Every diver and ocean lover has at least heard of the famous sardine run in South Africa where billions of sardines pass through the cooler waters of the Agulhas Bank and move north along South Africa’s east coast from May through July annually. The sardines are met by numerous species of sharks, dolphins and whales on their migration which makes the spectacle one of the greatest dive events on planet Ocean.
A new study, however, argues that the annual KwaZulu-Natal sardine migration, commonly called ‘the greatest shoal on earth’ might not actually benefit the fish itself. The study, published in the journal Science Advances, finds that the run is an ecological trap where the fish’s behaviour drives the population into an unfavourable habitat that ultimately decreases their chances of survival.
While the fish swim from their temperate core range into the subtropical Indian Ocean, it is believed that “this migration represents the spawning migration of a distinct subtropical stock”, the study says. The researchers behind the study sampled sardines from runs in 2015, 2018 and 2019 as well as sardines from their normal range, and compared the fish’s DNA and mRNA. Through this, they identified two stocks – a cool temperate, or Atlantic, stock and a warm temperate, or Indian Ocean, one.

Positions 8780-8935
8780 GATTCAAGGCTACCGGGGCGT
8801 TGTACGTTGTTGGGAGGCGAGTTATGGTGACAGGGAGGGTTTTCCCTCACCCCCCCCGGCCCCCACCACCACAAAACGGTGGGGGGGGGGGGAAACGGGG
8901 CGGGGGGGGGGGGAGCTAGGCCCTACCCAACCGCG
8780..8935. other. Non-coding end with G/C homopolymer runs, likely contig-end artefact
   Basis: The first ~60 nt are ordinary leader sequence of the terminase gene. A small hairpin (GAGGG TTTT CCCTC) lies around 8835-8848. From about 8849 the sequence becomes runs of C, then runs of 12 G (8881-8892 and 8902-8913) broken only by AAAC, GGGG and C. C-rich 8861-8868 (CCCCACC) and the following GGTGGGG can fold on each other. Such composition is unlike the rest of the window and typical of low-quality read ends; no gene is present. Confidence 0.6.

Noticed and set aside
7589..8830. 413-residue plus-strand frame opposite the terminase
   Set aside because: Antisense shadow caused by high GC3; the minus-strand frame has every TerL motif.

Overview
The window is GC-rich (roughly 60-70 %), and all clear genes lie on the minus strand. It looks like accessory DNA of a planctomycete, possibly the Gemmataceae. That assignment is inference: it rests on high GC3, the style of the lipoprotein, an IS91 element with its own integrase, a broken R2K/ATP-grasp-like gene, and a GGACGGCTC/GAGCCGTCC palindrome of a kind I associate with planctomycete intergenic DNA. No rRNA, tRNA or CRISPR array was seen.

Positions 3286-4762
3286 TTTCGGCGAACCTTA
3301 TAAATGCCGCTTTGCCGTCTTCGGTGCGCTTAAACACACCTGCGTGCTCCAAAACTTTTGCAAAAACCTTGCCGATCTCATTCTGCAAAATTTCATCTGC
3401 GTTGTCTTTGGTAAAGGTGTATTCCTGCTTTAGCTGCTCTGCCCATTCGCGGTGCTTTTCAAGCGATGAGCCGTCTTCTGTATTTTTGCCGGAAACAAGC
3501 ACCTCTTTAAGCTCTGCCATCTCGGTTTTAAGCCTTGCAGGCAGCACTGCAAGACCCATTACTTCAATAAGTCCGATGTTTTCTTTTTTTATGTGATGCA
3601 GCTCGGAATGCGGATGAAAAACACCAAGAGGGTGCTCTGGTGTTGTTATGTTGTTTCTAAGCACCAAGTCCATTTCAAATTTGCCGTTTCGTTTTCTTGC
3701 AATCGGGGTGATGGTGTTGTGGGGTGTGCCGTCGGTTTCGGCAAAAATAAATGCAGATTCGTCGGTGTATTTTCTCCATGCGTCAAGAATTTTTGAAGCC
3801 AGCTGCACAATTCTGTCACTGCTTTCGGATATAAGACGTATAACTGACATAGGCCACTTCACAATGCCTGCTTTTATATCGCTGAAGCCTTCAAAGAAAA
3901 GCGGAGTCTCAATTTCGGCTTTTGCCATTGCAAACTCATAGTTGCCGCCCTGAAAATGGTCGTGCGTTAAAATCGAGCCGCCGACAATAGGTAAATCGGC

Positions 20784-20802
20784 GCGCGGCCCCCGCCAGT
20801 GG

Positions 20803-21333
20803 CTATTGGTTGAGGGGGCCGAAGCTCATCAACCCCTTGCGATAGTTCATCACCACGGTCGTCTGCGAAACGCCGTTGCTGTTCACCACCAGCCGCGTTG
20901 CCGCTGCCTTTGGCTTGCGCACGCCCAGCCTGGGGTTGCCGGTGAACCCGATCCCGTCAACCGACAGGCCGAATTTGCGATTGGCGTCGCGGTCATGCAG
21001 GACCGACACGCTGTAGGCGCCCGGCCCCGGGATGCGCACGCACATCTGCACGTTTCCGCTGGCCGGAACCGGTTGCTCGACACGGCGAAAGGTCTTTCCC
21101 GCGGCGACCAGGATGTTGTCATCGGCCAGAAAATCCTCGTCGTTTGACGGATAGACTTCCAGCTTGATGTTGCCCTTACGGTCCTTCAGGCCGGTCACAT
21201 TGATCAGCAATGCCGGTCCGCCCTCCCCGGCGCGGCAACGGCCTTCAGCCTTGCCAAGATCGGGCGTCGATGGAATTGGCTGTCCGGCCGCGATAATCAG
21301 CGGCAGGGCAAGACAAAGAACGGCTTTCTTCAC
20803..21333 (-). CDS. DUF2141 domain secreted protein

The sardines in the annual migrations are primarily of Atlantic origin and thus prefer colder water. The study goes on to say that “these sardines separate from the warm-temperate stock and move into temporarily favourable Indian Ocean habitat during brief cold-water upwelling periods. Once the upwelling ends, they find themselves trapped in physiologically challenging subtropical habitat and subject to intense predation pressure. This makes the sardine run a rare example of a mass migration that has no apparent fitness benefits”.
Ultimately, the annual migrations seem to be a dead end for the Atlantic fish which are driven into a trap due to their innate desire to seek cooler waters. Instead of finding cooler water, they swim up the eastern coast and find themselves in warm, tropical water that is swept over from the Indian Ocean instead, trapping them between the shore and the warm current and limiting their ability to survive.
Other researchers and biologists have argued, however, that the fish do the migrations for reasons still unknown, saying that more research needs to be done before committing to the idea that it is actually an ecological trap.
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Photography courtesy of Unsplash.